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A coal-fired power plant operating in the western United States was experiencing short gearbox life in its coal pulverizing operation. The AGMA 6EP (ISO 320) gear oil recommended by the original equipment manufacturer (OEM) failed to provide adequate lubrication and protection based on oil analysis results and gearbox inspection after one year of operation. This was confirmed by excessive wear metals and lower viscosity in the used oil reports. Further analysis of the used extreme pressure (EP) gear oil indicated excessive buildup of particulate contaminants in the lubricant and depletion of the EP additive package.
The particulate contamination consisted primarily of dirt/coal dust and metallic particulates being generated by bearing and gear tooth wear, and a chain reaction of excessive wear was taking place.
Figure 1. Test Report
The pulverizer gearbox design dates back to the early 1960s. A steel worm gear driven by a large 800 rpm electric motor powers a bronze bull gear that is directly connected to a grinding table. The sump holds 255 gallons. The gear oil temperature is controlled by an integral water-cooled heat exchanger. The unfiltered ISO 320 EP gear oil is recommended by the gearbox OEM to provide the bronze lubrication for steel gears and bearings.
Although this gearbox design is rugged and simple, maintenance costs were becoming excessive and maintenance outage/overhaul intervals did not support power generation schedules. Typical maintenance costs and intervals for each pulverizer gearbox were:
Oil changes were required every 12 months at a cost of $5,000 in material and labor and $20,000 to $50,000 in lost electrical production, typical of most coal-fired power generation units of this time frame. This particular plant had 13 coal pulverizers installed.
After 10 years of operation, the bronze bull gear was rotated to expose the unworn gear teeth face side. This required four weeks of turnaround time including maintenance work at a total cost of $300,000 per unit.
Every 20 years of operation, a complete rebuilding of the gearbox was required. Parts and labor for this effort exceeded $450,000 per gearbox with lost production costing another $250,000 per pulverizer.
Breaking the Wear Chain Reaction
Preliminary analysis of worn components indicated the bronze gear face was experiencing significant sliding contact and spalling. As time after overhaul increased, the bronze gear face wear became more significant. Plant personnel began searching for a better lubrication system to break the wear chain reaction.
Figure 1. Comparison of Two Gear Oils
Plant personnel suspected the wear patterns on the bronze bull gear faces were attributed to the following:
High particulate loading of coal dust and dirt in the gear oil
Chemical attack of the EP additive package during operation, likely due to a sulfur-phosphorus EP additive active on the bronze bull gear, resulting in high levels of copper in the gear oil
Catalytic reactions between the gear oil additives and some of the particulates generated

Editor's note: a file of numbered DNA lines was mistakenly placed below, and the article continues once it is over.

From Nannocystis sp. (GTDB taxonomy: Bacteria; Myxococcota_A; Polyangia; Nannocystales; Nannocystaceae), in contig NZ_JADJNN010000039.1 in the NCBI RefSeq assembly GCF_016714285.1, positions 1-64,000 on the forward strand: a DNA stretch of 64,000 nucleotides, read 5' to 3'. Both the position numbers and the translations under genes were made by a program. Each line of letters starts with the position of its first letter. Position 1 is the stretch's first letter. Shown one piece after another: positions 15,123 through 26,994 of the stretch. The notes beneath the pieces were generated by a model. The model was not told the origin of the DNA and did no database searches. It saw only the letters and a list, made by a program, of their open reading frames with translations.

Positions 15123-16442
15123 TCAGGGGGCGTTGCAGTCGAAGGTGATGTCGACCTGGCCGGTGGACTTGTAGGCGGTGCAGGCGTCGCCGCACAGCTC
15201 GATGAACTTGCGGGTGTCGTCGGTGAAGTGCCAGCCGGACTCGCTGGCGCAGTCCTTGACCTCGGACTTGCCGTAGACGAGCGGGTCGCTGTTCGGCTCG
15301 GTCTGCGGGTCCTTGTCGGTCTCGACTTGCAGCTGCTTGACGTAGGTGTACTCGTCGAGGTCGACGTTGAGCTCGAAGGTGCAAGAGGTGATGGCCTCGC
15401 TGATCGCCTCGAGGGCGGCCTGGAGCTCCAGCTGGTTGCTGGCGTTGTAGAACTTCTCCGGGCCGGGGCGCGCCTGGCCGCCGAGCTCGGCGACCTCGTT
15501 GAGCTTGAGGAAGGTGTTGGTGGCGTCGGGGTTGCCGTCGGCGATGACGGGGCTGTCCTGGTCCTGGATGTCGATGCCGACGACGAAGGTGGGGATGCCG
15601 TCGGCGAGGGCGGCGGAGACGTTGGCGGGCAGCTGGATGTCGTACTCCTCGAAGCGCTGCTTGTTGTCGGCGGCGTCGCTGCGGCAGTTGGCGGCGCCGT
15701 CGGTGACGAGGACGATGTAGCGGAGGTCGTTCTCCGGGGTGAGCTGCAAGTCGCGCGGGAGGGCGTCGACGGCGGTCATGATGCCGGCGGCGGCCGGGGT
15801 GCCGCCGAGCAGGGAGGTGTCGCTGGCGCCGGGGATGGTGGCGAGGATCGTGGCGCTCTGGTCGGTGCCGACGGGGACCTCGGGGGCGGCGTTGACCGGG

Plant personnel began to address these issues on multiple fronts:
Search for methods to better seal the gearbox from particulate ingestion (primarily coal dust)
Filtration methods/options for the gear oil to quickly capture the particulates and generated wear particulates
Enhanced lubricant technology (both base oil and additive packages) to provide extended maintenance intervals without energy use penalties
Success was achieved in the following areas in breaking the wear chain reaction.
Particulate Ingress - Desiccant breathers were installed for the first time on the gearbox vents and by changing the worn and ineffective grinding table seals. Initial ISO cleanliness code of 23/21/18 (per ISO 4406-1999) was achieved with aggressive breather filtration. Previous attempts at particulate counting were unable to establish the target ISO cleanliness level due to the high levels of particulate.
Filtration Method and Customer Requirements - Historically, the ability to filter ISO 320 and 460 gear oils in a coal pulverization environment proved difficult.
Plant personnel determined that one of the options for removing particulate contaminants from the pulverizer gearbox and to address the gear wear issue is through a kidney loop filtration system. This system had the following characteristics:
Adequate flow rate to handle the higher viscosity gear oil
High dirt-holding capacity
Low maintenance. Filter changes should not exceed once per month under normal operating conditions
The ability to show gear oil cleanup within one week after maintenance is performed on the gearbox
Continue to clean up the gear oil and maintain target cleanliness code of 18/15/11 per ISO 4406-1999
Provide pre- and post-filtration sampling points for evaluation of filter effectiveness
Skid mounting installation
Suction and discharge locations designed to eliminate fire hazards, and the entire gearbox oil sump was turned over every 30 minutes
Filtration skid size that did not interfere with normal maintenance activities
Advances in Filtration Technology
An off-line kidney loop filtration package using a high- efficiency, high dirt-holding capacity, synthetic filter media was procured and installed. The package uses two filter housings mounted in series, with a common-sized element in both housings.
The filter elements initially recommended for the trial installation were rated at beta 25= 200 in the first stage and beta10= 200 in the second stage. Oil flow was delivered by a vane pump rated at 10 GPM for a 460 cSt (2,500 SUS) gear oil. Temperature ranges of the system fluid varied from as low as 65°F (18°C) when idle and up to 130°F (54°C) during normal operation. The filtration package is installed with the suction line coming into the filter bank directly from the bottom of the reservoir; the outlet, or filtered discharge line, is piped into the top of the reservoir.